Having images on your website is a big deal.
Humans process images 60,000x faster than text.
As online business owners, we know that a picture is worth a thousand words.
We know we have to invest in high-quality images to help take our website and online presence to the next level… which is why we take spend time and money to find the perfect images to reflect our brand, right?
But when it comes to optimizing those images, we usually drop the ball.
“According to Raven Tools, 78% of SEO issues are related to images.” — That’s a BIG percentage.
Learning how to optimize your images for SEO is a win-win.
Search engine bots can’t “read” images, so if they can’t “read” an image, they have no way of knowing what the image…is an image of.
When you start optimizing your images for SEO, you make it easier for those search engine bots to know what your images are.
When they know what your images are, they can show them in Google Image search results, as well as help reinforce the overall topic of your content so Google can better show it to your ideal audience.
So how do we avoid being part of that percentage and start optimizing images to HELP our SEO instead of hurt it?
Here are 5 ways to optimize your images for SEO:
Reduce the Size of Your Images:
If you’re uploading your high-resolution images to your website, you’re not only hurting your image SEO, you’re making your website slower.
When you upload a 3000 pixel wide image to your blog post, you’re making the browser work 2x harder. The browser has to first upload the original 3000 pixel wide image, THEN it has to re-load the image sized down to fit the area that it’s uploaded too.
So, for example, if the width of your website content is 800 pixels, your visitors browser has to load the 3000 pixel image AND the 800 pixel image. Now multiply that process by the number of images you have on that webpage…..see how that can turn into a pretty monstrous problem?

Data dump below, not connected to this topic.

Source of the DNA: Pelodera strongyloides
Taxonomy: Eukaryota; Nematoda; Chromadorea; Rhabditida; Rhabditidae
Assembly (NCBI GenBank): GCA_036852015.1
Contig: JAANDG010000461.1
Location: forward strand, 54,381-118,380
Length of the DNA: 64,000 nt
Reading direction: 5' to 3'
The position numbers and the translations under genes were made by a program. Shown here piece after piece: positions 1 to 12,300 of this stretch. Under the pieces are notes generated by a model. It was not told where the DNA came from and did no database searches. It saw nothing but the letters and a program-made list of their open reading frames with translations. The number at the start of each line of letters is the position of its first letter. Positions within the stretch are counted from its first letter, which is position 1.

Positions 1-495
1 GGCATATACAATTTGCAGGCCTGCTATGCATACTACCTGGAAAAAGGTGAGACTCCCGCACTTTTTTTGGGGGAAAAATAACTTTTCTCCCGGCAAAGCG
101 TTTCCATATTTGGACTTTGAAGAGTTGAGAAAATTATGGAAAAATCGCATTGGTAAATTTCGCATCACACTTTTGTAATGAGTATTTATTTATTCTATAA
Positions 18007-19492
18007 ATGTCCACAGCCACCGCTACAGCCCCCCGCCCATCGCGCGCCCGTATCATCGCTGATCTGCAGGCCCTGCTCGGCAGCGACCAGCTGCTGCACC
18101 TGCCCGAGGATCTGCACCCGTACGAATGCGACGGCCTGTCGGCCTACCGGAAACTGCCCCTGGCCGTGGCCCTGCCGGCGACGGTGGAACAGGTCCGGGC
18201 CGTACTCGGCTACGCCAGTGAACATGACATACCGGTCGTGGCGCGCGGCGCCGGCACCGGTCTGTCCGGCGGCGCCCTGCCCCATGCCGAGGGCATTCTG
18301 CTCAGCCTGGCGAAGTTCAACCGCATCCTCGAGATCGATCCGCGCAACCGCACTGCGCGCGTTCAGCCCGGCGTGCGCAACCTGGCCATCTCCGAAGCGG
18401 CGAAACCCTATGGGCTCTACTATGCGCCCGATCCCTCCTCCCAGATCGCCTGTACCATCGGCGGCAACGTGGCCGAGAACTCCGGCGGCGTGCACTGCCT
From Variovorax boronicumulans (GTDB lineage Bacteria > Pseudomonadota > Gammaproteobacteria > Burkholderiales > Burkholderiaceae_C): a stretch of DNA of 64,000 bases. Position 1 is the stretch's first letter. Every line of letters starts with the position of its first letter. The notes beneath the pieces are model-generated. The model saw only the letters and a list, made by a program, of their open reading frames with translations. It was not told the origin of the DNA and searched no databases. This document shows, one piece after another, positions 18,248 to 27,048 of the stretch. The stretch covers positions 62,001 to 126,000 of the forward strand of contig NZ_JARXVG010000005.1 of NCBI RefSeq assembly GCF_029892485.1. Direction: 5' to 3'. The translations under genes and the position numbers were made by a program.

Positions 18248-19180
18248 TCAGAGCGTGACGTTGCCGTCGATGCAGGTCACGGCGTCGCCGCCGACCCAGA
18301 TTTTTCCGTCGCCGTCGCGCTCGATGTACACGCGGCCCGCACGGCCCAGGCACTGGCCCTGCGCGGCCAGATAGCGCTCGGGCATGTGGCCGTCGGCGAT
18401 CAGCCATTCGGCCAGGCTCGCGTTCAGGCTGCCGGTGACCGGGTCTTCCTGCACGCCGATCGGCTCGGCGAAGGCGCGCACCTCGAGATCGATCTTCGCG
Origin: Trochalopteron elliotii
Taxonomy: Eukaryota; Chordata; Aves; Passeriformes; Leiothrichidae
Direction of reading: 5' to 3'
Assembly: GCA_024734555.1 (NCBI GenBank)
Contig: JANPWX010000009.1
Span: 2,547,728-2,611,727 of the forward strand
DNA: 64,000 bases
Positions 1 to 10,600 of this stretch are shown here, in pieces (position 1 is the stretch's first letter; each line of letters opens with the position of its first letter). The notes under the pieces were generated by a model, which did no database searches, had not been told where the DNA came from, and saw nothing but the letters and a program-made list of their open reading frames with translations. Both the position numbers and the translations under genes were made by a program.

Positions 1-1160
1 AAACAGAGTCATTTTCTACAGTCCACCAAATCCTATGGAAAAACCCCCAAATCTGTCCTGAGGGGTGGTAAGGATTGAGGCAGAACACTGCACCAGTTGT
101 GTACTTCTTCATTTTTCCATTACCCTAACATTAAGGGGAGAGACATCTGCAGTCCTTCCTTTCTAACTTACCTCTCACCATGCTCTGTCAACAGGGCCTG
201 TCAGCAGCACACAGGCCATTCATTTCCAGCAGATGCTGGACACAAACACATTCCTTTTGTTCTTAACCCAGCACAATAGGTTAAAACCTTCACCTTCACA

Before you upload ANY image to your website, double check to see what size you’re going to need. If it’s going to be in your main content area, maybe you only need it to be 600 pixels wide. If you’re uploading it to your sidebar, maybe you only need it to be 300 pixels wide.
Use Descriptive File Names:
By default, WordPress and Squarespace use your image file name as the Title of your image when you upload it to your website. So instead of having to go back every-single-time you upload an image, to adjust the image title, get in the habit of naming your images descriptively.
Typical file names are a jumbled mix of letters and numbers, like “DSC00829.jpg”. If you don’t change that file name OR the image title when you upload that photo, you’re not giving search engine robots ANY indication of what that image is showing.
Google can’t “read” images so it uses the file name and other data to be able to tell what the image is all about.
Image titles use hyphens-in-between-the-words-to-tell-search-bots-where-spaces-are-supposed-to-be. So when you’re naming your images, use hyphens, not underscores_like_this.
If you don't remember to save your image with a descriptive file name BEFORE you upload it to your website, make sure you're changing the “Title” before you leave that image upload page.
[click_to_tweet tweet=”When they know what your images are, they can show them in Google Image search results, as well as help reinforce the overall topic of your content so Google can better show it to your ideal audience.” quote=”When they know what your images are, they can show them in Google Image search results, as well as help reinforce the overall topic of your content so Google can better show it to your ideal audience.”]